Developing cold chain solutions

April 1, 2008
Geraint Thomas
Pharmaceutical Technology Europe
Volume 20, Issue 4

When shipping temperature-sensitive pharmaceuticals, maintaining an unbroken cold chain is essential to ensure product integrity. Failure to do so may result in anything from a reduced shelf-life to the drugs being rendered completely useless, which means significant costs. If the products are being shipped for clinical trial purposes, the losses can be even greater, as the cost of R&D of a new drug is at stake — which was recently estimated to be $800 million (€550 million).1 This critical nature of cold chain shipping is driving new levels of investment in controlled packaging solutions that have been developed to protect pharmaceuticals that are shipped by land, air or sea — often through extreme and varying temperatures.

When specifying a temperature-controlled packaging solution, an organization must choose between an off-the-shelf solution or a bespoke system tailored. The decision largely depends on the value of the products to be shipped, and the potential repercussions of the drugs straying outside their acceptable temperature range. Whatever the choice, any system must be verified and qualified to ensure the likelihood of success, and to bring the packaging up to date with the latest guidelines and regulations.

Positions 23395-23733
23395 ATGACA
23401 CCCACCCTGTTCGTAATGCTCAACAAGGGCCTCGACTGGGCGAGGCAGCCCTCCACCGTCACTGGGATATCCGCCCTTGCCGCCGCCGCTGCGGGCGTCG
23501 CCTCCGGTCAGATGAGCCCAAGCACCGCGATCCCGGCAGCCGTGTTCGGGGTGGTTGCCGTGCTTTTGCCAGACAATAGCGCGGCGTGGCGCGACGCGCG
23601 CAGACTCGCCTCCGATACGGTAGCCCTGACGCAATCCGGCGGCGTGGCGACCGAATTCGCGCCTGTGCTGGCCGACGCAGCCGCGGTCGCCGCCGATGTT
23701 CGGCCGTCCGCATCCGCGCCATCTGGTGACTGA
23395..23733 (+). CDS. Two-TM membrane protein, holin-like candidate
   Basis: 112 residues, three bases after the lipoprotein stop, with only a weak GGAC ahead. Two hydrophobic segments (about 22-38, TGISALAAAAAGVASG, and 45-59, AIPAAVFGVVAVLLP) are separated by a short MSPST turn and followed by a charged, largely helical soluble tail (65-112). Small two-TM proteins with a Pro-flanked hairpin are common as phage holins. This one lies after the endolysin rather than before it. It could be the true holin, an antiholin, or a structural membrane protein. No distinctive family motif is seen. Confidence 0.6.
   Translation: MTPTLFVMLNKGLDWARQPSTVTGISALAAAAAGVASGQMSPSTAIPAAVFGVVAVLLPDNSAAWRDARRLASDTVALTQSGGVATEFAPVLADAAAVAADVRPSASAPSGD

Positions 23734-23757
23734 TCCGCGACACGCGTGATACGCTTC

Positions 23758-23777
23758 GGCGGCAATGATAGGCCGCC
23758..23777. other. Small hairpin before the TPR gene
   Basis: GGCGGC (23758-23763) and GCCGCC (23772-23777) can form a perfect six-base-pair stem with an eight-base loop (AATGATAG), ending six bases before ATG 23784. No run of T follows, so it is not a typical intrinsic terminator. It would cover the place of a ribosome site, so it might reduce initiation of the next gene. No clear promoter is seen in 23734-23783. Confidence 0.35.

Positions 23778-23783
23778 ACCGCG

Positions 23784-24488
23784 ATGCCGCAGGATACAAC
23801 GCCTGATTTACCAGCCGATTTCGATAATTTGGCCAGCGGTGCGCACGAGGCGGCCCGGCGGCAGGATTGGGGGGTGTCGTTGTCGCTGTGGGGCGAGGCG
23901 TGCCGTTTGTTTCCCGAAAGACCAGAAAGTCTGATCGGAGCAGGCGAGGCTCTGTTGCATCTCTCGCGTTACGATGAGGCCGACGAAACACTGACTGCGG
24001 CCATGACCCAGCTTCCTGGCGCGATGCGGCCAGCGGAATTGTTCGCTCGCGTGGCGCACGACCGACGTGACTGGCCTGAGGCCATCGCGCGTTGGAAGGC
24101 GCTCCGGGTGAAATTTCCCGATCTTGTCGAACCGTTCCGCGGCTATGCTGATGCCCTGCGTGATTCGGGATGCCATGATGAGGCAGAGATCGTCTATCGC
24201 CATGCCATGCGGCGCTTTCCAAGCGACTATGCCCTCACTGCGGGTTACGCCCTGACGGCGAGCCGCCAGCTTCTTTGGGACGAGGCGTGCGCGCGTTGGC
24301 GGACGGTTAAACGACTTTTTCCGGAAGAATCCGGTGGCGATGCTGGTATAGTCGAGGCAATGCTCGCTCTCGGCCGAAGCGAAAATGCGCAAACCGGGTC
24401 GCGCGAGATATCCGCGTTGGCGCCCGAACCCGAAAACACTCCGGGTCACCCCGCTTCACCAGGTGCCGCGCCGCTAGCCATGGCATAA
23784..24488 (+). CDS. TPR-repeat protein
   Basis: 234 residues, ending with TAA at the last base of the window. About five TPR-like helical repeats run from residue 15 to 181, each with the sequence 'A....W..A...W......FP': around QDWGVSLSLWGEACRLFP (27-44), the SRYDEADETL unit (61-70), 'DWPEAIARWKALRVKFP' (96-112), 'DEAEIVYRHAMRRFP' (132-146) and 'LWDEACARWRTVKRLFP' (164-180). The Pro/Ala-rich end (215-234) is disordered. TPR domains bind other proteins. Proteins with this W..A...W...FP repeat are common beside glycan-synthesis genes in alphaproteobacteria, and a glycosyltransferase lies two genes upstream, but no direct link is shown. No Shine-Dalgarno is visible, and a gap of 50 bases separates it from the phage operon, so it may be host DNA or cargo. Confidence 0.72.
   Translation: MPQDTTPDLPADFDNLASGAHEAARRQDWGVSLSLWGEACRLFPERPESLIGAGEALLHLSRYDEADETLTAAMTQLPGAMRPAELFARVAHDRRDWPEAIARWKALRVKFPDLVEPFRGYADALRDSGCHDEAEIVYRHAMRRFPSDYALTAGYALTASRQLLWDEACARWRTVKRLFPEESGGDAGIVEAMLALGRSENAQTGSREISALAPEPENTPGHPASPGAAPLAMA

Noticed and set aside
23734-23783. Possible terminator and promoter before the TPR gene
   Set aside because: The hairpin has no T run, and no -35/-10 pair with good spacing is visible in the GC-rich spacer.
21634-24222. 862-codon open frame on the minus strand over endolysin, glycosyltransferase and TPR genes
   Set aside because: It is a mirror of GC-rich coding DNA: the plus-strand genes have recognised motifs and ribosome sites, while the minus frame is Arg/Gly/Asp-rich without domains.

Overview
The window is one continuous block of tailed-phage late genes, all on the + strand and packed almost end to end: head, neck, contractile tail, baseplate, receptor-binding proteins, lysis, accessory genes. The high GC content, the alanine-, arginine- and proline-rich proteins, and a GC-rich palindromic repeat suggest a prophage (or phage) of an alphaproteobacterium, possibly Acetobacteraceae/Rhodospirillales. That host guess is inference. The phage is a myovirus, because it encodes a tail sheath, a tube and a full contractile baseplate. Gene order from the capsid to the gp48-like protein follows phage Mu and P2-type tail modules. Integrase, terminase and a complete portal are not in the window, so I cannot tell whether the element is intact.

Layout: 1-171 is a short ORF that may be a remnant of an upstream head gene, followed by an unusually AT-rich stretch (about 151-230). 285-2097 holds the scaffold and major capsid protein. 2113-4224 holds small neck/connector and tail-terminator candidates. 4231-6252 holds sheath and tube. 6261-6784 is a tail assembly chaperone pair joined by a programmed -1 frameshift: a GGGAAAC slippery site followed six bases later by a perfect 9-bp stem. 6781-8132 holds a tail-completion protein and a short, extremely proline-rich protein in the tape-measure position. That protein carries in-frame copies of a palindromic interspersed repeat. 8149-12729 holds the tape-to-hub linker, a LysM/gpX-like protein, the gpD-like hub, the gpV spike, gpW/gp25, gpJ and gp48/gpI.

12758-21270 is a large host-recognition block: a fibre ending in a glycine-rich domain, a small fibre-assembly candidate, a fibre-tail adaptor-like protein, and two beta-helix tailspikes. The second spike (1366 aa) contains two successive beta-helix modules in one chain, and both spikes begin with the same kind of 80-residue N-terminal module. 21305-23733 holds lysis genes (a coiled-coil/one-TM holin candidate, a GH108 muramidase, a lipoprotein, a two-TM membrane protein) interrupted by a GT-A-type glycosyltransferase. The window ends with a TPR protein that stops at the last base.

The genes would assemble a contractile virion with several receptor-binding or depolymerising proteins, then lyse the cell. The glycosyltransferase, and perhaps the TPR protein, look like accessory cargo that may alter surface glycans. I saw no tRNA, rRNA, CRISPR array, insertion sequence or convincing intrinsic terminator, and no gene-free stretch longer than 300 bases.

These guidelines are provided by various independent institutions such as the Parental Drug Association (PDA), a leading provider of information and education for the pharmaceutical and biopharmaceutical community. PDA recently updated its technical report on best practices for developing, validating and qualifying temperature-controlled packaging systems to offer more detailed advice on shipping goods globally, recognizing the extended distances and durations now being covered.2

Key points

Test for success

With the level of technical knowledge and resources required to develop a controlled packaging solution that can adequately protect temperature sensitive drugs, manufacturers and clinical research organizations (CROs) are increasingly working with specialist providers of packaging solutions. Whether a prequalified system is chosen or a brief given to develop a bespoke solution, a number of processes should be performed to ensure the correct system is chosen.

Typically, the packaging specialist will initiate the design and testing process by providing a detailed needs assessment form that covers:

  • project description

  • project scope

  • deliverables

  • schedule

  • product description

  • transit medium

  • duration required

  • threshold temperature

  • ambient temperature ranges

  • product stability

  • logging

  • container type.

These criteria are essential to finding or developing a solution meets the pharmaceutical organization's technical and commercial objectives.

Once the initial client research is complete, project development and design analysis can begin. Software modelling programmes and mathematical models are used to begin a preliminary analysis and to develop the thermal solution. Sometimes, a degree of prequalification may be achievable, based on the specialist's knowledge and experience gleaned from previous projects or by using off-the-shelf packaging solutions.